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WordPress Theme Customizer API – Cheatsheet

Theme Customizer API allows WordPress theme developers to create customization options for themes. Biggest benefit of using this API is that it allow theme users to preview any changes before publishing them on the live site.

Note: You can use a graphical interface to generate code for Theme Customizer API, by using the WP Theme Customizer Builder.

You can add code for Theme Customizer API directly in functions.php file, but I recommend that you should create a separate file named customizer.php and include it in functions.php.

Include customizer.php in functions.php

require get_template_directory() . '/customizer.php';

The first step is to register your customizer; you can add all the code to create sections, settings, controls, etc. inside this function.

Register your customizer

function mytheme_customize_register( $wp_customize ) {
//All our sections, settings, and controls will be added here
}
add_action( 'customize_register', 'mytheme_customize_register' );

Panel

(introduced in WordPress 4.0)
Panels are containers for sections, allowing multiple sections to be grouped together.

add panel (https://developer.wordpress.org/reference/classes/wp_customize_manager/add_panel/)

$wp_customize->add_panel( 'panel_id', array(
  'title' => __( 'Menus', 'theme_textdomain' ),
  'description' => $description, // Include html tags such as <p>
  'priority' => 160, // Mixed with top-level-section hierarchy. 
) );

You can use get_panel() or remove_panel() by passing panel ID to it

$wp_customize->get_panel();
$wp_customize->remove_panel();

Panels must contain at least one Section, which must contain at least one Control, to be displayed.


Section

Sections are UI containers for controls, to improve their organization.

add section (https://codex.wordpress.org/Class_Reference/WP_Customize_Manager/add_section)

$wp_customize->add_section( 'section_id', array(
  'title' => __( 'Custom CSS', 'theme_textdomain' ),
  'description' => __( 'Add custom CSS here', 'theme_textdomain' ),
  'panel' => '', // Not typically needed.
  'priority' => 160,
  'capability' => 'edit_theme_options',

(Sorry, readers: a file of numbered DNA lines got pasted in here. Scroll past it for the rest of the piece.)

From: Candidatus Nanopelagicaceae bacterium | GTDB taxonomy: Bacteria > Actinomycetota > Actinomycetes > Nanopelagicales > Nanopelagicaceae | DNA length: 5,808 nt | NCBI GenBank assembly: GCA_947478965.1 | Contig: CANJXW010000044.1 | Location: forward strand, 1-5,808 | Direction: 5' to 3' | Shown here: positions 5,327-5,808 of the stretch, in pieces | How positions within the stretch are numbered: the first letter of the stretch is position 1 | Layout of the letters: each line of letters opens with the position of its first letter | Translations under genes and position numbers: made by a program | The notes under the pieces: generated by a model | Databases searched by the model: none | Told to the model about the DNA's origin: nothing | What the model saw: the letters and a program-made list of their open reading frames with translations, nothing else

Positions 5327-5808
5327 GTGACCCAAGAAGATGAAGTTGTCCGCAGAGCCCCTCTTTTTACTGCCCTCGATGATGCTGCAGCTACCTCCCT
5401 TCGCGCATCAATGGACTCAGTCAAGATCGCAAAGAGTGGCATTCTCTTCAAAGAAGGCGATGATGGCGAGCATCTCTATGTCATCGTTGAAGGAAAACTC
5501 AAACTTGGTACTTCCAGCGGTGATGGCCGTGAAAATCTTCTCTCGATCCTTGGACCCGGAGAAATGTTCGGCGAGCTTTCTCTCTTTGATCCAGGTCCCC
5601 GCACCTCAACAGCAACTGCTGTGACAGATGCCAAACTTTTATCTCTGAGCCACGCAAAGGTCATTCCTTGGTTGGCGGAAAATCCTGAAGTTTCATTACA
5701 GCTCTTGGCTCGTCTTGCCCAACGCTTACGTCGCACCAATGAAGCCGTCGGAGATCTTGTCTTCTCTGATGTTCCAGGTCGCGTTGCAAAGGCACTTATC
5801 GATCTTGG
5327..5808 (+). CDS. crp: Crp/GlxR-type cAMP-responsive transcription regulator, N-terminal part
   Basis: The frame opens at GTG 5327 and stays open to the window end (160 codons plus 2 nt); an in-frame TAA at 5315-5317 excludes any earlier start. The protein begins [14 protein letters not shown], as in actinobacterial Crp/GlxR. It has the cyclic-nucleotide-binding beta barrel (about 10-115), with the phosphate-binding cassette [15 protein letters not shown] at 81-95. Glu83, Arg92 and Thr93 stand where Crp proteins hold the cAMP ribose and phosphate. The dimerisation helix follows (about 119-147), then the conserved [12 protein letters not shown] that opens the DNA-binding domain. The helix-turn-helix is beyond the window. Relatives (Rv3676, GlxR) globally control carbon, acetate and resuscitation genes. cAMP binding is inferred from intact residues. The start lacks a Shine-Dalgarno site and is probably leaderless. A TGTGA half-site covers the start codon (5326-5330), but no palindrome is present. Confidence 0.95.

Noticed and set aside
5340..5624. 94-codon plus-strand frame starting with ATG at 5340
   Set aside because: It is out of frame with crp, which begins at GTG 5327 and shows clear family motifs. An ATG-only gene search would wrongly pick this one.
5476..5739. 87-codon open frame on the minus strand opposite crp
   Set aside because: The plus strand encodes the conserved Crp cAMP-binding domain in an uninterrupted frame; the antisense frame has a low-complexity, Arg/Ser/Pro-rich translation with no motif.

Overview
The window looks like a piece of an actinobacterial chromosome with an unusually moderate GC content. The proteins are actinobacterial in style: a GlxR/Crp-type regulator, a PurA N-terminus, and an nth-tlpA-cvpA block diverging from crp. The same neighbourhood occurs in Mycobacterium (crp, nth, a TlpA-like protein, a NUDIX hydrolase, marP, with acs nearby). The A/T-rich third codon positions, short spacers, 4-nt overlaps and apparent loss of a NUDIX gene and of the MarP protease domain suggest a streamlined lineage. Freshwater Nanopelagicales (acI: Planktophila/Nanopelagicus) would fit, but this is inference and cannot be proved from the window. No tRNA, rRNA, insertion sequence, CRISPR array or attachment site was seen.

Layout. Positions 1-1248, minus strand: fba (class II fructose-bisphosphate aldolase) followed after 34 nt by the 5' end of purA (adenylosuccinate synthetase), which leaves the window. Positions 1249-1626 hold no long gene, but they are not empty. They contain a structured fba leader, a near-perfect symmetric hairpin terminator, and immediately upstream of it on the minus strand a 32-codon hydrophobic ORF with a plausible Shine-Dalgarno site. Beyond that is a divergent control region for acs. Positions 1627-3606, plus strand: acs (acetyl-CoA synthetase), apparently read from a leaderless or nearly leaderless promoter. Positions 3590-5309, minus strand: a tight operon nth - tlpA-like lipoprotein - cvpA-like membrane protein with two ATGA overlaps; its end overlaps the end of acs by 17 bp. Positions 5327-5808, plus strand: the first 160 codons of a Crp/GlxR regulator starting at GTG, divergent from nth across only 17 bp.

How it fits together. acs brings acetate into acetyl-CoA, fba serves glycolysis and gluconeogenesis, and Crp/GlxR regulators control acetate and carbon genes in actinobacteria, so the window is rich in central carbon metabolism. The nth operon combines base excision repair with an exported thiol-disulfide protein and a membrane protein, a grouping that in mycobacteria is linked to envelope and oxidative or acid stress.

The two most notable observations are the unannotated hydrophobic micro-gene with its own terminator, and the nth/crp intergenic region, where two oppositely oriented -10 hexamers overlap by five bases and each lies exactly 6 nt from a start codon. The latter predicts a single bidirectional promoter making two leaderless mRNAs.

'theme_supports' => '', // Rarely needed.
) );

You only need to include fields that you want to override the default values of.

You can use get_section() or remove_section() by passing section ID to it.

$wp_customize->get_section();
$wp_customize->remove_section();

WordPress does include a few built-in sections. If you want to use any of the existing, built-in ones, you don’t need to declare them with add_section(). Instead, refer to them by name. The following sections are built-in:

Title ID Priority (Order)
Site Title & Tagline title_tagline 20
Colors colors 40
Header Image header_image 60
Background Image background_image 80
Navigation nav 100
Widgets (Panel) widgets 110
Static Front Page static_front_page 120
default 160

Settings

Settings associate UI elements (controls) with settings that are saved in the database. Settings handle live-previewing, saving, and sanitization of your controls.

add setting (https://codex.wordpress.org/Class_Reference%5CWP_Customize_Manager%5Cadd_setting)

$wp_customize->add_setting( 'setting_id', array(
  'type' => 'theme_mod', // or 'option'
  'capability' => 'edit_theme_options',
  'theme_supports' => '', // Rarely needed.
  'default' => '',
  'transport' => 'refresh', // or postMessage
  'sanitize_callback' => '',
  'sanitize_js_callback' => '', // Basically to_json.
) );

Important: Do not use a setting ID that looks like widget_*, sidebars_widgets[*], nav_menu[*], or nav_menu_item[*]. These setting ID patterns are reserved for widget instances, sidebars, nav menus, and nav menu items respectively. If you need to use “widget” in your setting ID, use it as a suffix instead of a prefix, for example “homepage_widget”.